Modular industrial power controls reduce energy use
Siemens Sirius Innovations line, a new modular power control system, is touted as efficient, flexible, and connected. Sized at 10 hp and 30 hp, they incorporate sustainable elements that make more efficient use of space, simplify assembly, and reduce power consumption.
Siemens Industry Inc. introduced the next generation of its proven Sirius Modular System of power control products with the Feb. 1 release of a new line called Sirius Innovations.
The Sirius Innovations line comes in sizes S00 (10 hp) and S0 (30 hp) and incorporates sustainable elements that make more efficient use of space and simplify assembly, while reducing power consumption. Increased power performance up to 40 A in a reduced 45 mm footprint is one key benefit to the space savings provided by the new products.
Additionally, Sirius Innovations include IO-Link communication modules that dramatically reduce control wiring and quickly snap onto contactors of direct, reversing and wye-delta motor starters up to 30 horsepower. The IO-Link modules also allow status and diagnostic data communication to the Siemens Totally Integrated Automation (TIA) platform. AS-Interface communication modules for motor starters have also been added to the product range.
“Sirius Innovations is a feature-rich new series of power controls that offers benefits to panel builders and end users alike,” said Raj Batra, president of the Industry Automation Division of Siemens Industry Inc. “With the introduction of this new line, Siemens is setting a new standard in terms of capability and reliability while helping customers stay flexible in design, efficient in their processes and connected to critical information.”
The Sirius Innovations product line includes an expansion of termination options with the introduction of ring-lug terminal versions. The ring-lug terminals enable Siemens to access new markets like Semiconductors where the industry has a standard requirement to use ring-lug terminals.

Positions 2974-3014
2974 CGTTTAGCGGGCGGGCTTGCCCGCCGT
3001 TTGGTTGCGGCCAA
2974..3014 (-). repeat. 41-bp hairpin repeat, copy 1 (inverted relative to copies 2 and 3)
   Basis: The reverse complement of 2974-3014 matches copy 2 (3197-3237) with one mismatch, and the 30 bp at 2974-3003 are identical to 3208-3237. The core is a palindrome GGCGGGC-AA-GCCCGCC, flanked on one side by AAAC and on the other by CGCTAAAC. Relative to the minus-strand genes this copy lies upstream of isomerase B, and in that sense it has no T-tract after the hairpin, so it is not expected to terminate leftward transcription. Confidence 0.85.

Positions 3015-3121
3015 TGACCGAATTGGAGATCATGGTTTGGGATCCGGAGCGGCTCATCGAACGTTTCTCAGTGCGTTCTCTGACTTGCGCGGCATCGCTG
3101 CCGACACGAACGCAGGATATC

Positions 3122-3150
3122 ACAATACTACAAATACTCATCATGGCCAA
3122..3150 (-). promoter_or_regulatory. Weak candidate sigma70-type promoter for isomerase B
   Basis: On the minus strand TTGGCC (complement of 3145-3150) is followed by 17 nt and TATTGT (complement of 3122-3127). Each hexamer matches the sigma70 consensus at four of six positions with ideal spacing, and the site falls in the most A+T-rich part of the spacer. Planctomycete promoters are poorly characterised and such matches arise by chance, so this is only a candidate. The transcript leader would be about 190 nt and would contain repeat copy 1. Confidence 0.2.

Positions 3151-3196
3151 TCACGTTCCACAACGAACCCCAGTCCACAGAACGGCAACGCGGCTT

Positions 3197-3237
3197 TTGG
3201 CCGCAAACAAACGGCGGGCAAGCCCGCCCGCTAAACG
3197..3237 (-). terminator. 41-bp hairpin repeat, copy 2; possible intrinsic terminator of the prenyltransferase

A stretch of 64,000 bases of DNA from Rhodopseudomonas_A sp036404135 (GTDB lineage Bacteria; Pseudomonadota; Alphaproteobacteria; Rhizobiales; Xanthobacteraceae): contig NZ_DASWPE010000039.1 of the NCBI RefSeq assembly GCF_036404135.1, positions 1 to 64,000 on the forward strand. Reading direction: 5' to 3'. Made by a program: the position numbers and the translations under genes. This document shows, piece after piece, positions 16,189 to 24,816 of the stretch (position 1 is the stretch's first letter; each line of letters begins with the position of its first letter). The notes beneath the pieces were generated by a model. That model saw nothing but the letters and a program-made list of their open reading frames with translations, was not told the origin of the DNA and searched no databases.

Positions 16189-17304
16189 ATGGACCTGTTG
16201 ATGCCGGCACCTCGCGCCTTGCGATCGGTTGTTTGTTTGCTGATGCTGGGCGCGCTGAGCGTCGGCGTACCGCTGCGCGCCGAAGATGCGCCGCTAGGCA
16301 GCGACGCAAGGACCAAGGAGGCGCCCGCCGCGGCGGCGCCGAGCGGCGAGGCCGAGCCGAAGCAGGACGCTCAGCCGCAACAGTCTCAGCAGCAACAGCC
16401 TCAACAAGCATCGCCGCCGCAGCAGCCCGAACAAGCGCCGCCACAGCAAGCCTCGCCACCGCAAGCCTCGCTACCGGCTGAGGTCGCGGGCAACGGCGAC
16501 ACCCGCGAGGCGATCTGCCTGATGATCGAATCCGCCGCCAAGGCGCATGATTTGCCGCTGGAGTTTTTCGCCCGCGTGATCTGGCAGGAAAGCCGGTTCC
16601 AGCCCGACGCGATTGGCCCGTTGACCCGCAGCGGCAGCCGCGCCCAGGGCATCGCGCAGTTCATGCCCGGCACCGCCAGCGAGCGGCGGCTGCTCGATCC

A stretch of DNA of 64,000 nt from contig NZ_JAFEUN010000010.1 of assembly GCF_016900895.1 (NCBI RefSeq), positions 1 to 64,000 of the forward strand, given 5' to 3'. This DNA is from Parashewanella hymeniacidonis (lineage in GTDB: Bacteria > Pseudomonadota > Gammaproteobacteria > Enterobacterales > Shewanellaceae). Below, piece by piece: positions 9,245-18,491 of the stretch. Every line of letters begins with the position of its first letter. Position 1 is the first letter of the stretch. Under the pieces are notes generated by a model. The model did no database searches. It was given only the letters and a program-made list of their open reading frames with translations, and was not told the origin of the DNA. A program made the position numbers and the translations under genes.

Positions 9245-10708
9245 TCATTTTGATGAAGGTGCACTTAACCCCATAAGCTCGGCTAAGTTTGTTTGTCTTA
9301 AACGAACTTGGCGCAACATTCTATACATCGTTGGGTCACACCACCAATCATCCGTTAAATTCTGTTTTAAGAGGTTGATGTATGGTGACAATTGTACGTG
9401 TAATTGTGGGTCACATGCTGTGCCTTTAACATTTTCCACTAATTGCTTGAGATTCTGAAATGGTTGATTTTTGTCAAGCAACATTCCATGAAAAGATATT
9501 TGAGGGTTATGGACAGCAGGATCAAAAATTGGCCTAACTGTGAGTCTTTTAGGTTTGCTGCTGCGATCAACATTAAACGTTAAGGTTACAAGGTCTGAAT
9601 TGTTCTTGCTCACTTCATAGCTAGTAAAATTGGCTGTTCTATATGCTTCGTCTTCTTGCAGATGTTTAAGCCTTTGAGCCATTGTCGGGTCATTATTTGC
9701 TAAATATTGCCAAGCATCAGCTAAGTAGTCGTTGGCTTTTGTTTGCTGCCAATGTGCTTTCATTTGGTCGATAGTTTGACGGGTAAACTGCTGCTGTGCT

Siemens said Sirius Innovations are:
Efficient through increased performance in a reduced compact design, as well as time and installation savings with “snap and go” components. Energy consumption is reduced up to 98% improving product efficiency throughout the product lifecycle
Flexible because of a versatile modular design and are approved and installed worldwide
Connected with communication capable components, as well as data transparency and diagnostics.
- Edited by Mark T. Hoske, CFE Media, Control Engineering, www.controleng.com
Case Study Database
Get more exposure for your case study by uploading it to the Plant Engineering case study database, where end-users can identify relevant solutions and explore what the experts are doing to effectively implement a variety of technology and productivity related projects.
These case studies provide examples of how knowledgeable solution providers have used technology, processes and people to create effective and successful implementations in real-world situations. Case studies can be completed by filling out a simple online form where you can outline the project title, abstract, and full story in 1500 words or less; upload photos, videos and a logo.
Click here to visit the Case Study Database and upload your case study.
Annual Salary Survey
In a year when manufacturing continued to lead the economic rebound, it makes sense that plant manager bonuses rebounded. Plant Engineering’s annual Salary Survey shows both wages and bonuses rose in 2012 after a retreat the year before.
Average salary across all job titles for plant floor management rose 3.5% to $95,446, and bonus compensation jumped to $15,162, a 4.2% increase from the 2010 level and double the 2011 total, which showed a sharp drop in bonus.